Alongside this less-than-Spartan phalanx were a handful of locals – mostly young men – who volunteered to hang around their hometown to do what they could to stop a forthcoming scorched-earth campaign. According to the New York Times, some other residents of Jisr al-Shughour “ran patrols and ‘monitored the area’ with hunting rifles, sticks and binoculars.”

Hunting rifles, sticks and binoculars were meant to square off with bullets that poured down “like rain” from Assad’s helicopters.

Agence France-Presse has interviewed four AWOL conscripts in Guvecci, Turkey who give their own horrified accounts in other parts of the country:

With a blank stare in his eyes, Tahal al-Lush said the “cleansing” in Ar-Rastan, a town of 50 000 residents in the Syrian province of Homs, prompted him to desert.

“We were told that people were armed there. But when we arrived, we saw that they were ordinary civilians. We were ordered to shoot them,” said Lush, who showed his military passbook and other papers as proof of his identity.

When we entered the houses, we opened fire on everyone, the young, the old… Women were raped in front of their husbands and children,” he said, giving the number of deaths as some 700, difficult to verify as journalists are not allowed to circulate freely in Syria.

Another soldier, queried by AFP, told of how he’d seen a man stabbed through the head with a knife: “After seeing how they killed people, I realised that the regime is prepared to massacre everyone.” Hezbollah snipers, he added, had taken up positions on rooftops and been ordered to pick off any Army regulars who went weak in the knees about shooting civilians.

The AP pictures and the following report are from the Washington Post:

Syrian refugees [in Turkey] gave a bleak picture of life across the frontier.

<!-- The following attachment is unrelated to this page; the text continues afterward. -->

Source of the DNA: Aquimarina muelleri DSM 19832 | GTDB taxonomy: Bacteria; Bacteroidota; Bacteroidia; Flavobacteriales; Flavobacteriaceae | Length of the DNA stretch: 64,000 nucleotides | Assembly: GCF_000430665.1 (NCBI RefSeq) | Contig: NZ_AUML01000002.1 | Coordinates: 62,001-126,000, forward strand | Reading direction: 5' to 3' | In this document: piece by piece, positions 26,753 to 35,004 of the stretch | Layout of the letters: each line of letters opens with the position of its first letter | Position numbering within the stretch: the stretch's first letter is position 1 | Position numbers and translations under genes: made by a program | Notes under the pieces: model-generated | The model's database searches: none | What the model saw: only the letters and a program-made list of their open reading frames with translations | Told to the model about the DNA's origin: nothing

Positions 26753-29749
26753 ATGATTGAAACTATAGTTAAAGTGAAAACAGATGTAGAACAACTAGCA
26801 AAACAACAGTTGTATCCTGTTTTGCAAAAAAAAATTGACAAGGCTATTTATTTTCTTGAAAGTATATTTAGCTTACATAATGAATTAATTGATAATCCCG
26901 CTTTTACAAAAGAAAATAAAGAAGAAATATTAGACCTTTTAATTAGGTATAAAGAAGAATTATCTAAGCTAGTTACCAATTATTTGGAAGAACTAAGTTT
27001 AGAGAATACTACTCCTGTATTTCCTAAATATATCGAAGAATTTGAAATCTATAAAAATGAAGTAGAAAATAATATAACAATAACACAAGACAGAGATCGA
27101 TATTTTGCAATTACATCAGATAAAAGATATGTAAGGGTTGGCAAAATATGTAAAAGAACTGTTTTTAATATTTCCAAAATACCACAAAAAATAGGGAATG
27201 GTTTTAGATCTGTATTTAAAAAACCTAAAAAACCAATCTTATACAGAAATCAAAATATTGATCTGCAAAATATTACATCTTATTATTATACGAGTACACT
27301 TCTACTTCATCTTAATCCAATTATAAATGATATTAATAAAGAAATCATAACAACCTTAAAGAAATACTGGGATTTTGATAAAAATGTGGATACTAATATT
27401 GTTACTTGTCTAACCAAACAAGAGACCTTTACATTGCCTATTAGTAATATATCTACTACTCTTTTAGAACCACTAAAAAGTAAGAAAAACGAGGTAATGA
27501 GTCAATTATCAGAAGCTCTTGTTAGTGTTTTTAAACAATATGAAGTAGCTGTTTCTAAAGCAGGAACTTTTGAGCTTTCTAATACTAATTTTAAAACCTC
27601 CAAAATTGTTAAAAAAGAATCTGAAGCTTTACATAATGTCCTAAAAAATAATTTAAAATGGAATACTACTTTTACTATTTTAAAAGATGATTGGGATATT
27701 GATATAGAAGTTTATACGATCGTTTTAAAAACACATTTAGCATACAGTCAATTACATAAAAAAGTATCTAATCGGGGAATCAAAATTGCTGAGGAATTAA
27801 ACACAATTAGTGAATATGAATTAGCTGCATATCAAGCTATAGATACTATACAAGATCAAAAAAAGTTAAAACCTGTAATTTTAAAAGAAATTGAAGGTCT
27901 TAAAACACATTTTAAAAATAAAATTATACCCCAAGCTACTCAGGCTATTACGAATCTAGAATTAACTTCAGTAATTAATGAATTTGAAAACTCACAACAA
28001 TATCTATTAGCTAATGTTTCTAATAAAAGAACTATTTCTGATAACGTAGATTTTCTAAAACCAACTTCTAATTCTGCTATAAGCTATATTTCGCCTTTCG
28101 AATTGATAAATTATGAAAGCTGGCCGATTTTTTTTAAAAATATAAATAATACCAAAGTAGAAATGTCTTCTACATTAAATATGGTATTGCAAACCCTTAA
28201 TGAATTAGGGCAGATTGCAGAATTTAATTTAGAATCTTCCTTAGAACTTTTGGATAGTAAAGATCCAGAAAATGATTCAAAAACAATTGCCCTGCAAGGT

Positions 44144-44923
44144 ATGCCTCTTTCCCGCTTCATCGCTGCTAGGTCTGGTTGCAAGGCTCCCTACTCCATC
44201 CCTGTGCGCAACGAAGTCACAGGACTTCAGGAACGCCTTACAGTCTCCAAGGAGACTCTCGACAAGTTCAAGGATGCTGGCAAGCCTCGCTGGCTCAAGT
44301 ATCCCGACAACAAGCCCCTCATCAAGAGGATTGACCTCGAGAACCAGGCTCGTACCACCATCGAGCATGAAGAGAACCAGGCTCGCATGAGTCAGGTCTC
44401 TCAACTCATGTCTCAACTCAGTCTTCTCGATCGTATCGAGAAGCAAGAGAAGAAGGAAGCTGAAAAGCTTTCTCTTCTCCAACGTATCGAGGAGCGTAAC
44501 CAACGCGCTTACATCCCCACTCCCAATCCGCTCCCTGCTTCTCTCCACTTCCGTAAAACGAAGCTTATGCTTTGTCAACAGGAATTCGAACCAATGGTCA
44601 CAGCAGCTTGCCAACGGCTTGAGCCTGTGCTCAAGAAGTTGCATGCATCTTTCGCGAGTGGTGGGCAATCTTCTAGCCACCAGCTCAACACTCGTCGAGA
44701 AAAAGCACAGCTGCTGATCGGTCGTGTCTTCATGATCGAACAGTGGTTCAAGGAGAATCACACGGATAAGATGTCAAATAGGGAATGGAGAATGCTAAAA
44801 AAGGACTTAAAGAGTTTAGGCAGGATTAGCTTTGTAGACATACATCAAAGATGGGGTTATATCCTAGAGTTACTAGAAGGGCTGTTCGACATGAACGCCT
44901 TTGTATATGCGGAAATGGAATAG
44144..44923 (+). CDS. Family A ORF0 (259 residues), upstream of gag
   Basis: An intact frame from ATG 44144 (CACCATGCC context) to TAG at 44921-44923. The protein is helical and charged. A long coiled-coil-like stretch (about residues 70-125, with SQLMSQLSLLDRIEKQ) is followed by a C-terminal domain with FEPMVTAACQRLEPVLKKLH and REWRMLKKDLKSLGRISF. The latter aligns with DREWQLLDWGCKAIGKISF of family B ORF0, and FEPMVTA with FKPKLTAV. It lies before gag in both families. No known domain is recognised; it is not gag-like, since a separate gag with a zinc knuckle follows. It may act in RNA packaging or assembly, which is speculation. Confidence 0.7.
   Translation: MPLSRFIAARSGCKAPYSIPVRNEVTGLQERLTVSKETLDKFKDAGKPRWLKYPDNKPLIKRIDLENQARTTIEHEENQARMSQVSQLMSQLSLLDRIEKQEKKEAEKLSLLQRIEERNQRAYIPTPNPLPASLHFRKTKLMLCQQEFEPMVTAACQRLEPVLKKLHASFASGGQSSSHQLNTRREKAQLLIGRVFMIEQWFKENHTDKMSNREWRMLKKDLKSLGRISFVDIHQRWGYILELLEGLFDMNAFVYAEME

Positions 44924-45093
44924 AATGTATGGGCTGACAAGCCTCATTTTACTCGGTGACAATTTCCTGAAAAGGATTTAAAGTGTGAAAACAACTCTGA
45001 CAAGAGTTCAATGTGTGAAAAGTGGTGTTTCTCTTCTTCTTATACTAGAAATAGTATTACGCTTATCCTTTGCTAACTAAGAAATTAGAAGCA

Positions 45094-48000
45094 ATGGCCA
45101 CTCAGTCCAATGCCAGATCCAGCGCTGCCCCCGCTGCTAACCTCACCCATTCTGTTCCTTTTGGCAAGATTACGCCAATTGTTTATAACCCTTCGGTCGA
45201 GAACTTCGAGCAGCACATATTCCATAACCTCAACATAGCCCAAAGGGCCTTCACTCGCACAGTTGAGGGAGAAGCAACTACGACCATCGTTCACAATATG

“There are 7,000 people across the border, more and more women and children are coming toward the barbed wires,” said Abu Ali, who left Jisr al-Shughour. “Jisr is finished, it is razed.” …

A reported mutiny in Jisr al-Shughour posed one of the most serious threats to the Assad regime [reach for a pinch of salt – JB]  since protests against his rule began in mid-March. …

In an apparent anticipation of more refugees, workers of the Turkish Red Crescent, the equivalent of the Red Cross, began building a fourth tent camp Monday near the border. …

Turkey and Syria share a 520-mile (850 kilometer) border, which includes several Syrian provinces. Refugees and relatives on both sides appeared to be crossing unimpeded around the village of Guvecci.The Turkish province of Hatay has a sizable Arabic-speaking population. It gained independence from Syria in 1938 and joined Turkey in a plebiscite a year later. Families in some villages were split when the borders were finalized in 1948.

If – or rather when – the Syrian tyrant Bashar Assad falls, Turkey, Iran, Lebanon, and Israel will all be affected. Just how in each case cannot be easily be predicted. Assad supports Hezbollah as a repressive force in Lebanon, and uses it as a proxy army against Israel. He has sheltered Hamas leaders in Damascus, and is a regional agent for Iran. He’s bad for his country, bad for the Middle East, but whatever succeeds his rule is not likely to be much better, though it would be hard for anything to be much worse.